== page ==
Two weeks ago I did a post about writing a novel synopsis. Then I sent out fifteen queries to literary agents, most of which also included the synopsis. (Some agents only request a one-page letter initially.) These agents had been “hand-picked” for my short list for one (or more) of three reasons:
1. I have met them personally at a writing workshop or conference.
2. They represent authors who are friends of mine, who recommended me to them.
3. They represent “comparative titles”—authors whose work might appeal to a similar audience as mine.
I was elated when 4 of the first fifteen agents I queried replied by requesting materials—two of them asked for 3 sample chapters and 2 asked for the full manuscript. So I sent off my treasures and headed to Nashville for the Southern Festival of Books, which kept me busy enough not to be thinking about the queries. Well, not every minute of the weekend, at least.
When I got home to Memphis, I found my first agent rejection letter waiting for me in my email box. It was such a lovely letter that I’ve decided to share it here. And I’ve decided not to be discouraged. (Check back with me later if this continues for a long time!) I’m trying to hold onto the positive things this agent said and remember that it’s “just business.” And a tough business to break into, especially the way things in the publishing world are changing so quickly right now. Here’s the letter:
Thanks so much for giving me the opportunity to consider the first pages of your manuscript, which I read last night. You are clearly a talented writer and I appreciate (author’s name) introducing me to your work.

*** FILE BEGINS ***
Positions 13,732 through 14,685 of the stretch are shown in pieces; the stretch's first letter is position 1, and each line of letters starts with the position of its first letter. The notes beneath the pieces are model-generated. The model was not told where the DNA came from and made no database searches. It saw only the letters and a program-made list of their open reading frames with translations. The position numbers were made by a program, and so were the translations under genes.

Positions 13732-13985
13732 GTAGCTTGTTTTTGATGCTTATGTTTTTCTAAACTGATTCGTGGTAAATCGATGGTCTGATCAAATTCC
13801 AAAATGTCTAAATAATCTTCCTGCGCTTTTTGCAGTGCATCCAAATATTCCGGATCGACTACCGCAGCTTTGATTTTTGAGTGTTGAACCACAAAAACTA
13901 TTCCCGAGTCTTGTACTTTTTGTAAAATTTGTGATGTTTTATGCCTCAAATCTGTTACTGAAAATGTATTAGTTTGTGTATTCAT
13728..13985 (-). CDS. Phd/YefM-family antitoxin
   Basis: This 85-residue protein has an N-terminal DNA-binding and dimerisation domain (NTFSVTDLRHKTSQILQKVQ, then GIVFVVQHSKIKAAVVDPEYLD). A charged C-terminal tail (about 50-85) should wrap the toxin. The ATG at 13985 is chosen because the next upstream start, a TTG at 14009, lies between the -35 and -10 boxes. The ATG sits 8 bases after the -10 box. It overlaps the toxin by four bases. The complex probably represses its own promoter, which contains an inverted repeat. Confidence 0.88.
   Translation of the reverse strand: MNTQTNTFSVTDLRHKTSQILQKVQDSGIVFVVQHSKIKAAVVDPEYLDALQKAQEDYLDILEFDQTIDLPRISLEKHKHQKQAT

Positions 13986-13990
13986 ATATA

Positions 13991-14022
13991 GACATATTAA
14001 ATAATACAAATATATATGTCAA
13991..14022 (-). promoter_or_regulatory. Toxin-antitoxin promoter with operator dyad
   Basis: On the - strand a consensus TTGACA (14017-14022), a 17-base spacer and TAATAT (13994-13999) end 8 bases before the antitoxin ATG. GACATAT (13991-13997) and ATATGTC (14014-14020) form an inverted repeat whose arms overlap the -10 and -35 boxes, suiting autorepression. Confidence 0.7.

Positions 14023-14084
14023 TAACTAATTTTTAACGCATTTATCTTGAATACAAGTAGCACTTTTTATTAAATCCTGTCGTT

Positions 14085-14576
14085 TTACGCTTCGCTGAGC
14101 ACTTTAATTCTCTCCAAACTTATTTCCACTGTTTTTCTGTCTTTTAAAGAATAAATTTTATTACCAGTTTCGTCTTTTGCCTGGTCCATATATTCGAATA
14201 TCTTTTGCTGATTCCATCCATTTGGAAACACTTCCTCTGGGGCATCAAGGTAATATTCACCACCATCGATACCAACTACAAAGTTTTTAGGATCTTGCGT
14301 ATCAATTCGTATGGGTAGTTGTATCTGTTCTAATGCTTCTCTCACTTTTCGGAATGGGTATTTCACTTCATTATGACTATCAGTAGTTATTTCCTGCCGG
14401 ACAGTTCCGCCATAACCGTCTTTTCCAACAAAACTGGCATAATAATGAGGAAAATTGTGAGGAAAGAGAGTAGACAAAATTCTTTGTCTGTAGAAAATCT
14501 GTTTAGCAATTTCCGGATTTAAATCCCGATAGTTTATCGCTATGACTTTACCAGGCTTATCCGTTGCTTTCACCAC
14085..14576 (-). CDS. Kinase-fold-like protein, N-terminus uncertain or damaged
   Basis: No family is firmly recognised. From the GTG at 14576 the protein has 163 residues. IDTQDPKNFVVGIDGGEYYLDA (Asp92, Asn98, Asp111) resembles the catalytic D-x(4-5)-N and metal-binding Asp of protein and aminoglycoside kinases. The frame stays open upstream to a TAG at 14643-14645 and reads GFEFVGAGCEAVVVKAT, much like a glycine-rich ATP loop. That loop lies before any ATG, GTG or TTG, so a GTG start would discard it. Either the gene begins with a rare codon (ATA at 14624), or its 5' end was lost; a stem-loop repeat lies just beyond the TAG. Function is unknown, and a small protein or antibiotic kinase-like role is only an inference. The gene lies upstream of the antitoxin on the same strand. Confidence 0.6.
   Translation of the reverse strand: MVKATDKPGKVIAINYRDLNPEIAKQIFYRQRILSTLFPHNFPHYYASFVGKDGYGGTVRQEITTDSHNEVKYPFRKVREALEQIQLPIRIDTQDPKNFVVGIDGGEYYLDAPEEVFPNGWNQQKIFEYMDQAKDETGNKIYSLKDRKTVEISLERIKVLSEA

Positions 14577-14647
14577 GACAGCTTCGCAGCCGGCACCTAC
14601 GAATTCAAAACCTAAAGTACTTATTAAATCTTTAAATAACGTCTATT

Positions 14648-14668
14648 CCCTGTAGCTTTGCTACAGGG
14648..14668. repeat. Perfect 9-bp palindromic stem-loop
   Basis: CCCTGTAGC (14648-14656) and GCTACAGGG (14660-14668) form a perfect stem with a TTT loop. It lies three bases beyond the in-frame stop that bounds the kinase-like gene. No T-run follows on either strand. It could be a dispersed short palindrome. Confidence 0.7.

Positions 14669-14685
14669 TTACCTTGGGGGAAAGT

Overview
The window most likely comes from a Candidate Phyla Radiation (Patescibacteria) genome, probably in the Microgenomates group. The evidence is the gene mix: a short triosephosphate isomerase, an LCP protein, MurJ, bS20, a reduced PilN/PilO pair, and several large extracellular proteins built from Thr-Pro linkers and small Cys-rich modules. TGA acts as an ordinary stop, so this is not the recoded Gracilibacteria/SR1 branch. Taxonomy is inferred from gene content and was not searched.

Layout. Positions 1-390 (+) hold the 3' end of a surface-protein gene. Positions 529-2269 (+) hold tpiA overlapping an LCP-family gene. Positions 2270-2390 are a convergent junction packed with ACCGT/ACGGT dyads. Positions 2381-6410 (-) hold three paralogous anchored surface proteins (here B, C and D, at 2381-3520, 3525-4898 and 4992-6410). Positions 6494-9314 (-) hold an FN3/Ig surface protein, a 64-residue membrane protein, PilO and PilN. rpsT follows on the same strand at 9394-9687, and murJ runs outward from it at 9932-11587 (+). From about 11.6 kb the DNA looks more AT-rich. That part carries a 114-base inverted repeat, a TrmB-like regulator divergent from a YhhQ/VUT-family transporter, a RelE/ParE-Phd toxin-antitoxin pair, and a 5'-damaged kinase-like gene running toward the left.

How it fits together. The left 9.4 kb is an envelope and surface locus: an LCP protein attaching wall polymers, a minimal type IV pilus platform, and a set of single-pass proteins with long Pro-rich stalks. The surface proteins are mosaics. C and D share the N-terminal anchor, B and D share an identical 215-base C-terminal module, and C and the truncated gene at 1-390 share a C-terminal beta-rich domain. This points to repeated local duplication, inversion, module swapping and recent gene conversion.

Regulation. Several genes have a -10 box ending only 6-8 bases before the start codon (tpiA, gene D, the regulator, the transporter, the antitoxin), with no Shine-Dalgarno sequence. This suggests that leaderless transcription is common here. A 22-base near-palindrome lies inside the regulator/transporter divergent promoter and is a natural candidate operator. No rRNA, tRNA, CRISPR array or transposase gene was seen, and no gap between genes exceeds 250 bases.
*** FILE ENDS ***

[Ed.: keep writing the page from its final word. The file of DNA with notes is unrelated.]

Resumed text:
Unfortunately, however, I am being extremely careful about taking on new projects, particularly first novels which are very difficult to place in the current marketplace. I fear I didn’t feel as enthusiastically about this book as I hoped to, and so won’t be offering representation.
Clearly this is a business of taste and sensibilities and I trust another agent will feel differently and champion this work on your behalf.
Thanks again for the opportunity to consider your work and I wish you the best of luck with it.
I also decided that for each rejection I receive, I’m going to immediately send out another query, which will mean I will always have 15 queries “out there” at once. Not sure where I got that number from, but it just feels right to me. I might increase the number if the other 3 agents who are currently reading the material send rejections. So today I queried an agent I read about in a recent issue of Writer’s Digest. In the article, the agent said:
“My dream project would be the next women’s fiction ‘book-club book’ . . . a book that connects with women, makes them reflect on their lives, makes them want to share it with all their friends, and makes readers fiercely loyal to it because of their emotional connection to it. Some examples for me are Revolutionary Road, The Good Daughter, The Help and Room. So if you are querying with this type of book, please send it to me!”
Since I came of age in Jackson, Mississippi, during the time frame featured in The Help, of course I mentioned that in my query to this agent. And that I also liked Revolutionary Road. And it’s my dream that my novel would be everything that this agent hopes for.
Saying prayers and crossing fingers and toes… stay tuned!